The Episcopal Church is governed by a bicameral General Convention, which typically meets every three years, and by Executive Council during interim years. The General Convention consists of the House of Bishops and the House of Deputies, which meet and act separately but must concur to adopt legislation.
The General Convention
The General Convention is the governing body of The Episcopal Church and has the authority to amend the Constitution and Canons of The Episcopal Church; adopt a triennial budget; authorize liturgical texts and amend the Book of Common Prayer; adopt communions and covenants with other churches; set qualifications for orders of ministry and officeholders; elect officers of the General Convention, the Executive Council, and members of boards; and delegate responsibilities to the interim bodies of The Episcopal Church.
The House of Bishops
The House of Bishops is one of two governing bodies of The Episcopal Church, and the presiding bishop is its president. All bishops of The Episcopal Church, active or retired, have voice, seat, and vote in the House of Bishops; the body currently has around 140 active members, including diocesan bishops, bishop coadjutors, suffragan bishops, and retired bishops. Traditionally, the House of Bishops meets once or twice annually in a non-legislative capacity between General Conventions to respond to the needs of the church and society.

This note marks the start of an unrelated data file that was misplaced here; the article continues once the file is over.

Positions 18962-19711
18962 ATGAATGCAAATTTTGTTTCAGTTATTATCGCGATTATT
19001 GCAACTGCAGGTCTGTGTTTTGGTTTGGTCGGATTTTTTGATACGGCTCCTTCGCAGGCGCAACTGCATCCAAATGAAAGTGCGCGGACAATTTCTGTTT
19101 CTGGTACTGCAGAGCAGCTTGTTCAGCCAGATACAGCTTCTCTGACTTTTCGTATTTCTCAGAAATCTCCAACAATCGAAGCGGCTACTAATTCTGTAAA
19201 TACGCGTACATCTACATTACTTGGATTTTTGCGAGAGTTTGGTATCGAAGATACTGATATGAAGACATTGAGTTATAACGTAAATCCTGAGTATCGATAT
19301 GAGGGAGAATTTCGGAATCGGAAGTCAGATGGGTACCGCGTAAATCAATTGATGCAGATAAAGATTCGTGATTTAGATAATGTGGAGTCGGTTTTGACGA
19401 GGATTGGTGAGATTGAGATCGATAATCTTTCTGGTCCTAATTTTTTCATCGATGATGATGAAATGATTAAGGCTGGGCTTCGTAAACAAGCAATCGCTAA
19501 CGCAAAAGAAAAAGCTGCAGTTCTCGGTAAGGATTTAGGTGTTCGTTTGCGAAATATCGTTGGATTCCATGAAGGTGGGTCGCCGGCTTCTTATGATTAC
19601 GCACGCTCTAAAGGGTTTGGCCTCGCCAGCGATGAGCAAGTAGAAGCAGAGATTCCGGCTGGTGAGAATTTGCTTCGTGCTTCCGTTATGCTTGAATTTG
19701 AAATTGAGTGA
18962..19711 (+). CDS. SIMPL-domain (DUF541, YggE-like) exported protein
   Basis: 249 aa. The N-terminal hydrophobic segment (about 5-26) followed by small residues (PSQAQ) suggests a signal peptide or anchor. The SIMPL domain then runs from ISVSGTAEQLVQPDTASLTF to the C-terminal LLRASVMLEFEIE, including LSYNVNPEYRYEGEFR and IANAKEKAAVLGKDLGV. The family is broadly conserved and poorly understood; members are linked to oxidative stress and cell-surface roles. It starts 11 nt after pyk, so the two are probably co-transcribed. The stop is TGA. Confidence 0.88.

House of Deputies
The House of Deputies currently has more than 750 members (including alternates) and is composed of up to four lay and four clerical deputies from each diocese or jurisdiction, elected in the manner determined by each jurisdiction. At each General Convention, the House of Deputies elects—or reelects—a president to serve a three-year term.
The Executive Council of The Episcopal Church is an elected body of bishops, priests, deacons, and lay leaders, and, in the three years between General Conventions, the group meets quarterly. Executive Council is tasked with carrying out programs and policies adopted by General Convention and overseeing the ministry and mission of The Episcopal Church.
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